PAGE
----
Is a Social Crash Coming

Internet Time

Social networks push human interaction to the utmost limits. In a comment I left at Julien Smith’s blog, I talked about how time and friendship are being distorted by the Internet. I want to elaborate on the ideas, and also talk about the math.

Internet Time and Interactions

In the old days, we’d see friends when we saw them. We’d write or call now and again as well. The frequency of touch was far less often than today. With social tools, we have far more opportunity for frequency of touch, and it’s amplified by the fact that a lot of that touch is broadcast-style. Let me explain.

Old days: I’d see you at a family event. We’d talk. I’d send a letter or call you some time after that. We’d not see each other for months.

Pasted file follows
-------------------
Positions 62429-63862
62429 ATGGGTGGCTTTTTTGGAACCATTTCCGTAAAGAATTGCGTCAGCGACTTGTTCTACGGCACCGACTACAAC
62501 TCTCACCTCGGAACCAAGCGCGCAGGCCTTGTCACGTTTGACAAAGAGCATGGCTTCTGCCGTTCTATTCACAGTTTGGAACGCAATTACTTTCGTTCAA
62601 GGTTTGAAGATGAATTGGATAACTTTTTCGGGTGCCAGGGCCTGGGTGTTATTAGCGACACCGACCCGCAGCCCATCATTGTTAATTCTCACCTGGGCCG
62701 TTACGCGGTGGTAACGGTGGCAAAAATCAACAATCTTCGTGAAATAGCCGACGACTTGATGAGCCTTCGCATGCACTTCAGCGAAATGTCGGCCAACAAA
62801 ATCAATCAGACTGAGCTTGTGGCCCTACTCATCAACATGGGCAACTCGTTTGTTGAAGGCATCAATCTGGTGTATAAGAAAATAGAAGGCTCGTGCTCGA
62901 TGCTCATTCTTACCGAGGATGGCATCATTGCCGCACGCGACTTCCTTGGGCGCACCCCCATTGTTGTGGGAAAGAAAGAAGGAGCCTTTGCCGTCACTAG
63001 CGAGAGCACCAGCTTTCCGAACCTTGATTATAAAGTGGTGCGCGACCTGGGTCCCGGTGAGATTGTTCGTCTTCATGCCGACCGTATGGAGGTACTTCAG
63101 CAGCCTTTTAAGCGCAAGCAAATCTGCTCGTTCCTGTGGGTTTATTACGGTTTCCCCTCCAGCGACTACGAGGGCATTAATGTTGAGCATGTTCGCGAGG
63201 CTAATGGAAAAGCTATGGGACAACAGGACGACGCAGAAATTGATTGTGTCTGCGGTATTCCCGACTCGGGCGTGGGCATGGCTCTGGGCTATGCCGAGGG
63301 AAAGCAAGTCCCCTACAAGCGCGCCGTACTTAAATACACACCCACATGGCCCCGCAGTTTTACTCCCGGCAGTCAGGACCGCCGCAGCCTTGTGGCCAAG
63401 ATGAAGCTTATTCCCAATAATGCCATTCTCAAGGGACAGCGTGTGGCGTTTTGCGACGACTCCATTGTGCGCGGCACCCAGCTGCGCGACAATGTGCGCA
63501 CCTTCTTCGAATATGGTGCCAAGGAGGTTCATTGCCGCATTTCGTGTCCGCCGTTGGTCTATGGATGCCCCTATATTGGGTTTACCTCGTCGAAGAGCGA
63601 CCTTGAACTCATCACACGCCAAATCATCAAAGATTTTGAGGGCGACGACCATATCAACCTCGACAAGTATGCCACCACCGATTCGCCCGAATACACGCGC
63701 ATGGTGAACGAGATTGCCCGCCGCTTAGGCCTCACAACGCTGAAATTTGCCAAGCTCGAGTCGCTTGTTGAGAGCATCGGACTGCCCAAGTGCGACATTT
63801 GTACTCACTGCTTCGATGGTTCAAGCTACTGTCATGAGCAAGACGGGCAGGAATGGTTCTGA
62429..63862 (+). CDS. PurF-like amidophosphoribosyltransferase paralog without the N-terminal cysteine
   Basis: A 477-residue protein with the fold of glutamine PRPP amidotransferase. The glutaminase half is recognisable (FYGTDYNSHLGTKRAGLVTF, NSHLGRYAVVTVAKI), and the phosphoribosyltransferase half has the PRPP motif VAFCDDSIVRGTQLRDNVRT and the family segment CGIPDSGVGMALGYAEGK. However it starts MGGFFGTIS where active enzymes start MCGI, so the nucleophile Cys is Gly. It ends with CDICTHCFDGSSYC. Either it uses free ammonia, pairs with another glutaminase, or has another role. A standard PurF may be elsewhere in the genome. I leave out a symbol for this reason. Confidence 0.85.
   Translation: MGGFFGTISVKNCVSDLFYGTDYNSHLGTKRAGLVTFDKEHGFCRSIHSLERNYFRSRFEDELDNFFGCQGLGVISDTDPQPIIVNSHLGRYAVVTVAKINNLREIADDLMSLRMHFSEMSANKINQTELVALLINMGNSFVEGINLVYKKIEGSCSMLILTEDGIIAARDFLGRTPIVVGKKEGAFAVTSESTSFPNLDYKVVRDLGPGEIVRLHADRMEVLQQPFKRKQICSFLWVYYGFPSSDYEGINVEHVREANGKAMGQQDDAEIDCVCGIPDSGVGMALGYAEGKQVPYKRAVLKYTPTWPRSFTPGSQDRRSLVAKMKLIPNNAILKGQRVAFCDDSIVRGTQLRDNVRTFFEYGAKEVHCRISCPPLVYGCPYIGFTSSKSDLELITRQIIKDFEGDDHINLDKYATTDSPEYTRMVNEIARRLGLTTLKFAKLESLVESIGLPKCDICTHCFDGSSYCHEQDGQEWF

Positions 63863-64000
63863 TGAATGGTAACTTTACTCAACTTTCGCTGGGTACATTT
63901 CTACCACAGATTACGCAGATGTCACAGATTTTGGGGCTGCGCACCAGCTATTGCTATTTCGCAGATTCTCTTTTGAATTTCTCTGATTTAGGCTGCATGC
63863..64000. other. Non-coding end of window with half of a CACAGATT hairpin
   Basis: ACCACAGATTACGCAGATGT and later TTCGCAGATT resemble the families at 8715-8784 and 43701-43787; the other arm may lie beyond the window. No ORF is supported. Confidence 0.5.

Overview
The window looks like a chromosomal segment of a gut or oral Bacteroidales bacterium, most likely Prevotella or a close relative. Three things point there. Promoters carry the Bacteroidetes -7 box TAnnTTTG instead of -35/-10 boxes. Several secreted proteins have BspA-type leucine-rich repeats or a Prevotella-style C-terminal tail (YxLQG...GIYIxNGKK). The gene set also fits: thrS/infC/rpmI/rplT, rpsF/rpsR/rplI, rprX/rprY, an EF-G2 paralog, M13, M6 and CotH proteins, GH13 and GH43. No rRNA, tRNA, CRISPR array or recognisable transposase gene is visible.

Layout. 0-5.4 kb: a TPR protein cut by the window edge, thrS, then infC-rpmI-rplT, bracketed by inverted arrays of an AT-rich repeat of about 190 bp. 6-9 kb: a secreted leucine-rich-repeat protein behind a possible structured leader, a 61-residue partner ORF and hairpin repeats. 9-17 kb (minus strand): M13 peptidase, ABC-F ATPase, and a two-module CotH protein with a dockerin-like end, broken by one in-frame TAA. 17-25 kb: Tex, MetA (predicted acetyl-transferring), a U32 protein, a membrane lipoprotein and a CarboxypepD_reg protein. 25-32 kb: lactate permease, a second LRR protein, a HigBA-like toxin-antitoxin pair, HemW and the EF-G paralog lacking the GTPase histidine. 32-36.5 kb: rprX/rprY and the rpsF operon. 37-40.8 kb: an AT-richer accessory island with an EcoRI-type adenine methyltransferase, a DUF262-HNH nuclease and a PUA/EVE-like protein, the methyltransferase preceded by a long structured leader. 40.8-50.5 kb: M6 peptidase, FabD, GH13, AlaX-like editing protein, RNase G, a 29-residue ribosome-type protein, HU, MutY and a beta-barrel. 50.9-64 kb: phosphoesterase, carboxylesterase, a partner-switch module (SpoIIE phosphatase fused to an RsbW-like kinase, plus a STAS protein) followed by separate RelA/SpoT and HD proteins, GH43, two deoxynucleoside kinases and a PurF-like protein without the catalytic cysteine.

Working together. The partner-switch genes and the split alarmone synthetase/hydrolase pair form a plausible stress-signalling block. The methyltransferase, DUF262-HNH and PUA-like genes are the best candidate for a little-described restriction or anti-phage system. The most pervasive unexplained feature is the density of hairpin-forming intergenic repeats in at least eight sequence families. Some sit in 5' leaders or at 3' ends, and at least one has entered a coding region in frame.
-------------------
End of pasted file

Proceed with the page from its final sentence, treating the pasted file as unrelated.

New days: I post something on Facebook or Twitter. You see it. I don’t say something directly TO you, but you remember that I’m still out there. You realize that it’s been a while since we talked directly.

The difference in these two interactions is in how the unintentional brushing past of my digital self stirs up the realization that we haven’t connected directly lately. It’s a reminder. It’s a statement that we haven’t had meaningful contact of a one-to-one sense in a while.

In thinking about this, I started doing some math. It really sheds some light on the complexities of our new digital lives.

Human Math

  • If I talk to 100 people on twitter for 6 minutes each, that’s 10 hours.

  • If I respond personally to 120 of the 600 or so emails and contacts I get a day, that’s 2 hours.
  • If I call 10 people for six minutes each to “catch up,” that’s another hour.

100 small Twitter conversations.
120 emails.
10 phone calls.

13 hours.

That’s not work. That’s not necessarily business (though touch and networking aids business). That’s just contact.